The Solitary Eagle, Harpyhaliaetus solitarius, is a large neotropical eagle.
Range and Habitat
The Solitary Eagle is native to Mexico and Central and South America. It is found in mountainous or hilly forests. Records from lowlands, while often reported, are usually misidentifications of another species, usually Common Black Hawk. There are no confirmed reports from lowlands. It is rare in all areas and poorly known.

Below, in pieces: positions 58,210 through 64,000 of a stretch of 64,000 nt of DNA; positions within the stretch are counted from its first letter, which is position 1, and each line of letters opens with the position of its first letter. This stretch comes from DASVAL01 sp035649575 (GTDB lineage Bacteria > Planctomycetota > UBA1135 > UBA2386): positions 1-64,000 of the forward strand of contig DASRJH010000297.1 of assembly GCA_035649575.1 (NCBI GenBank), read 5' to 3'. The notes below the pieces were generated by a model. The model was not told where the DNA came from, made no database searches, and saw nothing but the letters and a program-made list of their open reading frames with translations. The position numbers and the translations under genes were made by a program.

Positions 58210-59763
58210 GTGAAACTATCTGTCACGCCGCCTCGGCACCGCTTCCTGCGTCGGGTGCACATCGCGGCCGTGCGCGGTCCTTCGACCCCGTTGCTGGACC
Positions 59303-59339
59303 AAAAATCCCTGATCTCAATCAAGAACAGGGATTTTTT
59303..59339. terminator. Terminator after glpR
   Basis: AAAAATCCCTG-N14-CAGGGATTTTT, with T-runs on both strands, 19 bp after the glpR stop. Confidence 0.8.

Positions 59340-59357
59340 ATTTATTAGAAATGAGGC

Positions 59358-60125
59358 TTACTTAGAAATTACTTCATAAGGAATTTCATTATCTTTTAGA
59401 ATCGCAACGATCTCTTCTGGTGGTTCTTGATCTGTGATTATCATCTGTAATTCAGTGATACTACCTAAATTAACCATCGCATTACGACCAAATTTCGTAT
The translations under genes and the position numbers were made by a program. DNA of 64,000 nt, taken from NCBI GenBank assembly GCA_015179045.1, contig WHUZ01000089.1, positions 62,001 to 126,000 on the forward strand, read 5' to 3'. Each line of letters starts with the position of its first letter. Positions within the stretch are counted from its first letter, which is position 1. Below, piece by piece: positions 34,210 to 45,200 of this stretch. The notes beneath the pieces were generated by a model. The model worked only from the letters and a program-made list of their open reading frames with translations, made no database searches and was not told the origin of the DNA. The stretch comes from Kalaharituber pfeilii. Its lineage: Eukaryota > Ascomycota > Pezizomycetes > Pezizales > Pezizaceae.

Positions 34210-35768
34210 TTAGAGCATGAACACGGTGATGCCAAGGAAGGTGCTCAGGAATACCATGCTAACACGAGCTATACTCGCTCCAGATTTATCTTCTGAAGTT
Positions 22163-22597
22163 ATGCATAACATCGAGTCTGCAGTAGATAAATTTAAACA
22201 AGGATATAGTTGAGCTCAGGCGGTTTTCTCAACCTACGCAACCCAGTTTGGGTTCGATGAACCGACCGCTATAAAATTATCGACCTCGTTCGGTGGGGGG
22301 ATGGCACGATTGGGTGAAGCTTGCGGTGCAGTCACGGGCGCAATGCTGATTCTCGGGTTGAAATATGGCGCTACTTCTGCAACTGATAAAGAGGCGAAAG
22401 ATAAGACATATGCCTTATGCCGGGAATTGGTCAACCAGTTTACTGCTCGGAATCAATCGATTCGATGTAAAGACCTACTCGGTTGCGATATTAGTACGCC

The adult Solitary Eagle is uniformly dark gray, often appearing black, with white markings on the tail. It is 63-76 cm (25 to 30 inches) long, with a 152-188 cm (60 to 74 inch) wingspan. It appears very similar to the Common Black Hawk and Great Black Hawk, but is much larger and has significantly broader wings, extending nearly to the tip of the tail. The exceptionally broad wings are one of the prime distinguishing characteristics of this species.
The juvenile is mottled brown and tan, with markings around the eyes. It otherwise resembles the adult.
Recent studies have shown that the Solitary Eagle is closely related to the black-hawks. Therefore, it may not merit a separate genus.